Jindal scores legal victory over Obama on drilling
Louisiana`s Indian-American Governor Bobby Jindal has scored a legal victory over President Obama when a federal judge in New Orleans issued an injunction on the 6-month moratorium on deepwater drilling imposed by the White House.
Washington: Louisiana`s Indian-American
Governor Bobby Jindal has scored a legal victory over
President Barack Obama when a federal judge in New Orleans
issued an injunction on the six-month moratorium on deepwater
drilling imposed by the White House.
The drilling moratorium declared on May 6 was to last
only through the month. But Obama announced May 27 that he was
extending it for six months, a move criticised by Jindal.
Welcoming the court ruling, Jindal, who threw his weight
behind the legal challenge, said that a ban on drilling
threatens thousands of jobs in his state and hurts other
businesses that supply oil-and-gas companies.
"We absolutely agree with the judge`s conclusion that
the administration`s six-month, or longer, shutdown of
deepwater drilling was `arbitrary and capricious,`" the 39-
year-old charismatic Republican leader said.
The energy sector is a main economic engine for
Louisiana, the home of the US offshore oil and gas industry.
The Obama administration`s temporary ban on deepwater
offshore drilling was prompted by the giant oil spill in the
Gulf of Mexico caused by an explosion in a BP oil rig. The
resultant oil spill, considered to be one of the biggest in US
history, has caused massive environmental havoc in states
including Louisiana, Mississippi and Alabama.
US Government estimates indicate as much as 60,000
barrels of oil may be flowing into the Gulf every day since
the April 20 spill.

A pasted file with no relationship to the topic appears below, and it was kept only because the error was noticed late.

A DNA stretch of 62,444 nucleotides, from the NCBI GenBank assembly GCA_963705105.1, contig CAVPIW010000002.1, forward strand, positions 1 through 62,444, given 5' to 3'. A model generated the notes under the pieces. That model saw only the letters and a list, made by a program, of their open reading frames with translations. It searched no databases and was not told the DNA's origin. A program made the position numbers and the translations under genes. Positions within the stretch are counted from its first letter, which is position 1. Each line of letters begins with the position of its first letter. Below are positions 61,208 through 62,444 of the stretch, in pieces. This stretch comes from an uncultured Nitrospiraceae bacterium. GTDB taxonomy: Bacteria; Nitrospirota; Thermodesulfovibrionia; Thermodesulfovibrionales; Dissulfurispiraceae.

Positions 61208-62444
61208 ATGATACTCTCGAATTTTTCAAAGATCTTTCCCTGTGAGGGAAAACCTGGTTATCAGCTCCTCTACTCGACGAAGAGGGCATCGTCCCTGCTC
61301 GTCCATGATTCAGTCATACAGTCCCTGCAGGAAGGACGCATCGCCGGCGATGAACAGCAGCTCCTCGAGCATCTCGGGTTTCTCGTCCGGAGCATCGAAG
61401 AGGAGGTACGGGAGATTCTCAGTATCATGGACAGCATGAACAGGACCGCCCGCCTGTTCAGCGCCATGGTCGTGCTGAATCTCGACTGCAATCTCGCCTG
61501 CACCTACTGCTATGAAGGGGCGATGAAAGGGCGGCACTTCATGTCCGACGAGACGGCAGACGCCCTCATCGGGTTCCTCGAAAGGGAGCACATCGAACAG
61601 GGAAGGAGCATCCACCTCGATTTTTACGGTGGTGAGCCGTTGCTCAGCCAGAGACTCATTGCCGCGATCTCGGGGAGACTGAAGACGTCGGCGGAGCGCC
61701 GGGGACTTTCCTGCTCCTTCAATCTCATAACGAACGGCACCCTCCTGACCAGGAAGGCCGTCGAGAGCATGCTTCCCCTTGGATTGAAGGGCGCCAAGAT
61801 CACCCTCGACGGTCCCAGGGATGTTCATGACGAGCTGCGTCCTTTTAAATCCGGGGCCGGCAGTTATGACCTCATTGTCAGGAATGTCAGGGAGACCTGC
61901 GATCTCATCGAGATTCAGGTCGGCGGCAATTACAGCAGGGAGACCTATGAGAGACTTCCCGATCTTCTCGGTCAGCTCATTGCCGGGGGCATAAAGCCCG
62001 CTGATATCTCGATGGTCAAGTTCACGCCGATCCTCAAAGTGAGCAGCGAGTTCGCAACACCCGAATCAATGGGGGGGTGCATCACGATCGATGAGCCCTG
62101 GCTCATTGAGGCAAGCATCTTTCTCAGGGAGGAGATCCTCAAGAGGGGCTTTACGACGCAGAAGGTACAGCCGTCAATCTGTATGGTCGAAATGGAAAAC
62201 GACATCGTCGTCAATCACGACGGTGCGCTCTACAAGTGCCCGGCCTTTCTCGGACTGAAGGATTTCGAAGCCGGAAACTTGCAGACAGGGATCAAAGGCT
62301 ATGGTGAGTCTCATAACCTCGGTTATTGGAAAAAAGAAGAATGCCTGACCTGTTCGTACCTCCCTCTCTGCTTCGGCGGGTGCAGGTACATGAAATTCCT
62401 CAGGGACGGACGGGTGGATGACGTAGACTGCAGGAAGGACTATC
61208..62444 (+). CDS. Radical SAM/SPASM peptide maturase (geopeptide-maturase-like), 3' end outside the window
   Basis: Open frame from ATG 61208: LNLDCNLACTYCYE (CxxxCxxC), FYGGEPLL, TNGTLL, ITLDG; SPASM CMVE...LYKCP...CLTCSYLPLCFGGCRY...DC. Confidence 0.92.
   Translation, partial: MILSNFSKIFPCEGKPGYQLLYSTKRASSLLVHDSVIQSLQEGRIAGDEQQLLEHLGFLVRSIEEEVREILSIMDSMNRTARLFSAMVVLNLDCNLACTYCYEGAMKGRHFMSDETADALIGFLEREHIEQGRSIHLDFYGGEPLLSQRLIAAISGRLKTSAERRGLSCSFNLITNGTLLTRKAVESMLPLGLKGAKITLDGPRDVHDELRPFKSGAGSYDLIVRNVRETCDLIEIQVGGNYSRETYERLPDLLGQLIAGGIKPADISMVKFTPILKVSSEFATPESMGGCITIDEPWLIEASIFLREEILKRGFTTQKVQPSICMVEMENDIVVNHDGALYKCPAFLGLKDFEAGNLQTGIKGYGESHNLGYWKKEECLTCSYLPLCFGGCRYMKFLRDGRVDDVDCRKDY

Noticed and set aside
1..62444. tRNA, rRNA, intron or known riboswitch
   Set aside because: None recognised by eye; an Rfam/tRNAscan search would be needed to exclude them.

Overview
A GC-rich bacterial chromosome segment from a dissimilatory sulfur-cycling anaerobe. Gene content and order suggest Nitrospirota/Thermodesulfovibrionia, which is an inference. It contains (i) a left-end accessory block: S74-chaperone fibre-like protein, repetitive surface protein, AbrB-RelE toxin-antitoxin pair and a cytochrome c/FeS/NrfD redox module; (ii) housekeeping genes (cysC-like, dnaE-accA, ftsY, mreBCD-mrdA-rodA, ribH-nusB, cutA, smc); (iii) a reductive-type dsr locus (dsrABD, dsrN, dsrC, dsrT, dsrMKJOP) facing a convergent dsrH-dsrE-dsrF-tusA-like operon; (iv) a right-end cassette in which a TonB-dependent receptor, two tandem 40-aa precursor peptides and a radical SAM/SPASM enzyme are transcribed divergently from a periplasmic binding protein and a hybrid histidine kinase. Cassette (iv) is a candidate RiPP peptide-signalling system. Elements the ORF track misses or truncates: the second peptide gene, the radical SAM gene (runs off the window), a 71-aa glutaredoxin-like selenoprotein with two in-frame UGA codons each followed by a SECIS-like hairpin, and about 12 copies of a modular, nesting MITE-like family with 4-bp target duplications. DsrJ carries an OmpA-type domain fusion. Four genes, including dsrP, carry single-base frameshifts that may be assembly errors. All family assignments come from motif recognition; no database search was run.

"We absolutely do not want another spill or one more
drop of oil on our coast or in our water, but thousands of
Louisianians should not have to lose their jobs because the
federal government can`t adequately do their job of ensuring
drilling is done safely," Jindal was quoted as saying.
Jindal also criticised the Obama administration for a
"clear lack of urgency" in setting up a commission to study
He estimated the state could lose more than 20,000
existing and potential new jobs in the next 12 to 18 months if
the federal panel takes longer than six months to write its
reports, the Wall Street Journal quoted him as saying.
In his ruling, US District Judge Martin Feldman in
New Orleans wrote that, "an invalid agency decision to suspend
drilling of wells in depths of over 500 feet simply cannot
justify the immeasurable effect on the plaintiffs, the local
economy, the Gulf region, and the critical present-day aspect
of the availability of domestic energy in this country."
Meanwhile, the Obama administration has said that it
would contest the ruling of the court in New Orleans.
"The president strongly believes, as the Department of
Interior and Department of Justice argued yesterday, that
continuing to drill at these depths without knowing what
happened does not make any sense," White House spokesman
Robert Gibbs said.
Interior Secretary Ken Salazar also said he would
issue a new moratorium quickly.